“There,” announced Remsen finally, “that’s a lot better. Now kick.” Joel caught the ball nicely, and sent it sailing far down the field.
“That’s a good kick, but it would have been better had you landed higher up on your foot. Try and catch the ball just in front of the arch of the foot. You take it about on the toe-cap. Remember that the broader the surface that propels the ball the greater will be the accuracy—that is, the ball has less chance of sliding off to one side when the striking surface is large. Here’s your ball coming. Now try again, and remember what I have said about the swing at the hip. Forget that you have any joints at all, and just let the right side of you swing round as it will.”
Then Remsen passed on to the next man and Joel pegged away, doing better and better, as he soon discovered, every try, until a whistle blew from the middle of the field and the players gathered about the captains on the fifty-five-yard line. Joel was down to play left half on the second eleven, and beside him, at right, was Wills, a promising lower middle boy, who was an excellent runner, but who, so far, had failed to develop any aptitude for kicking. Cloud and Clausen occupied similar positions on the first eleven, and behind them stood Wesley Blair, the best full-back that Hillton Academy had possessed for many years. The full-back on the second eleven was Ned Post, a veteran player, but “as erratic as a mule,” to use the words of Stephen Remsen.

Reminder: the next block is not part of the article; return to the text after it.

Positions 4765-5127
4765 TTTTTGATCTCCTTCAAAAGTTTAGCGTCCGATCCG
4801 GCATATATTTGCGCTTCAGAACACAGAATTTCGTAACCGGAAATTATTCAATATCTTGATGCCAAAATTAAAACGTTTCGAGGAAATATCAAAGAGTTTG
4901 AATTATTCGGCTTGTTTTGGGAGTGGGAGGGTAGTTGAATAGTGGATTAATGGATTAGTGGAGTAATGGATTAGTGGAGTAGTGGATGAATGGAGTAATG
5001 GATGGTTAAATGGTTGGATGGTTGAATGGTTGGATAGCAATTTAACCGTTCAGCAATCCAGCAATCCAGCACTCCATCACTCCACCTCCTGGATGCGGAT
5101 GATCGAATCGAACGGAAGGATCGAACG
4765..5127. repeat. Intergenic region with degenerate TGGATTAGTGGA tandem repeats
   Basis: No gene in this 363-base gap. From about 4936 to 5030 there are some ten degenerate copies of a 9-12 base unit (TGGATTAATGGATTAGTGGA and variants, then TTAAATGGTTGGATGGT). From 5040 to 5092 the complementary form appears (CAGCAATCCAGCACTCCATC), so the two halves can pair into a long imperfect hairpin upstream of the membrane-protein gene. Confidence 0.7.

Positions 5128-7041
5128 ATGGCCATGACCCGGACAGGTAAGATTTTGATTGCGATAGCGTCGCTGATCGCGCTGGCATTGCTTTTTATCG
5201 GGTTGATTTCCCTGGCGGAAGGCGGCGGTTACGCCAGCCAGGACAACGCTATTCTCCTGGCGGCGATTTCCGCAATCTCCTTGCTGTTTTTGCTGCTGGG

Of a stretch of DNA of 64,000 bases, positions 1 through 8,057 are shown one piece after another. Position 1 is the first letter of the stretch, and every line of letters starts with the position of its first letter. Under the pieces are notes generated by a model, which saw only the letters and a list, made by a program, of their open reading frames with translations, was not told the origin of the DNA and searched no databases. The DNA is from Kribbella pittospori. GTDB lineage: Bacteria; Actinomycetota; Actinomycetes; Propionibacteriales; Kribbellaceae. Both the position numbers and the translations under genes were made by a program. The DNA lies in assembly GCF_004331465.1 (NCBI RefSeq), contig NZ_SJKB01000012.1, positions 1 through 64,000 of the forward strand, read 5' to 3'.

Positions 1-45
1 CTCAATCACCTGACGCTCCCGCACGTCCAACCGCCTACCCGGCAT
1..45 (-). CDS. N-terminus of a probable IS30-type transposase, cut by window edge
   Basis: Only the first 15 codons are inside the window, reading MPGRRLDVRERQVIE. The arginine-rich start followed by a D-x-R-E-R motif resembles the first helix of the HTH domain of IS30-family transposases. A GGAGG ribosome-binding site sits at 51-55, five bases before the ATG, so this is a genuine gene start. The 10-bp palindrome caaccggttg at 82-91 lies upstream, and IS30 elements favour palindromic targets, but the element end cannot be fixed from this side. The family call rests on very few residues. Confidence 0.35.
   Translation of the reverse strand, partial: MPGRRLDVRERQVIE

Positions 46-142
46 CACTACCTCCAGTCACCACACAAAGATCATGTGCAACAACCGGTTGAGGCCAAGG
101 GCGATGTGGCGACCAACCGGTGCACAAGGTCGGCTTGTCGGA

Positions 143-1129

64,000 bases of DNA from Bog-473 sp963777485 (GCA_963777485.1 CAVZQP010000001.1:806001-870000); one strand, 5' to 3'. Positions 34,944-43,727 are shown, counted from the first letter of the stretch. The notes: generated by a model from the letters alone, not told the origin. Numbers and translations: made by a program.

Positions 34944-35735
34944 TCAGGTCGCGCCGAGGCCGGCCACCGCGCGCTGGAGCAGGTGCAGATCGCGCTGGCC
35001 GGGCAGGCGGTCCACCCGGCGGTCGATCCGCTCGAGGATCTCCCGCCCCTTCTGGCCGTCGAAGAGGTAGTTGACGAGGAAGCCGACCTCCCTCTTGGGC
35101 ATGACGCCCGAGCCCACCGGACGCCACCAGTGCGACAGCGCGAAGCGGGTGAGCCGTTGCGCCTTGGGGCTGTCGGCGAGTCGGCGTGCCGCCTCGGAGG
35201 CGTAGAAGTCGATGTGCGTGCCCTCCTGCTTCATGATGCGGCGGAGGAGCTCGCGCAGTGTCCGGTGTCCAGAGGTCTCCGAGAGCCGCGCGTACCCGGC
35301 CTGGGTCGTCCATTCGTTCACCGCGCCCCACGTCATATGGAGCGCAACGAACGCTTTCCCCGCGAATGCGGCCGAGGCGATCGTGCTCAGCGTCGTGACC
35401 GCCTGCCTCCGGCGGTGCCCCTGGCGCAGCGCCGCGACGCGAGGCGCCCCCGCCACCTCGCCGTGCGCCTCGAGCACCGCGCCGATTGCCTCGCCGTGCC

The first eleven was about six pounds heavier in the line than the team captained by Louis Whipple, who played at quarter, and about the same weight behind the line. It was a foregone conclusion that the first would win, but whether the second would score was a mooted point. Joel felt a bit nervous, now that he was in his first game of consequence, but forgot all about it a moment later when the whistle blew and Greer, the big first eleven center, tore through their line for six yards, followed by Wallace Clausen with the ball. Then there was a delay, for the right half when he tried to arise found that his ankle was strained, and so had to limp off the ground supported by Greer and Barnard, the one-hundred-and-sixty-pound right tackle. Turner, a new player, went on, and the ball was put in play again, this time for a try through left tackle. But the second’s line held like a stone wall, and the runner was forced back with the loss of a yard. Then the first eleven guards fell back, and when the formation hit the second’s line the latter broke like paper, and the first streamed through for a dozen yards. And so it went until the second found itself only a few yards from its goal line. There, with the backs pressed close against the forwards, the second held and secured the ball on downs, only to lose it again by a fumble on the part of Post. Then a delayed pass gained two yards for the first and a mass at left tackle found another. But the next play resulted disastrously, for when the ball was passed back there was no one to take it, and the quarter was borne back several yards before his own astounded players could come to his assistance.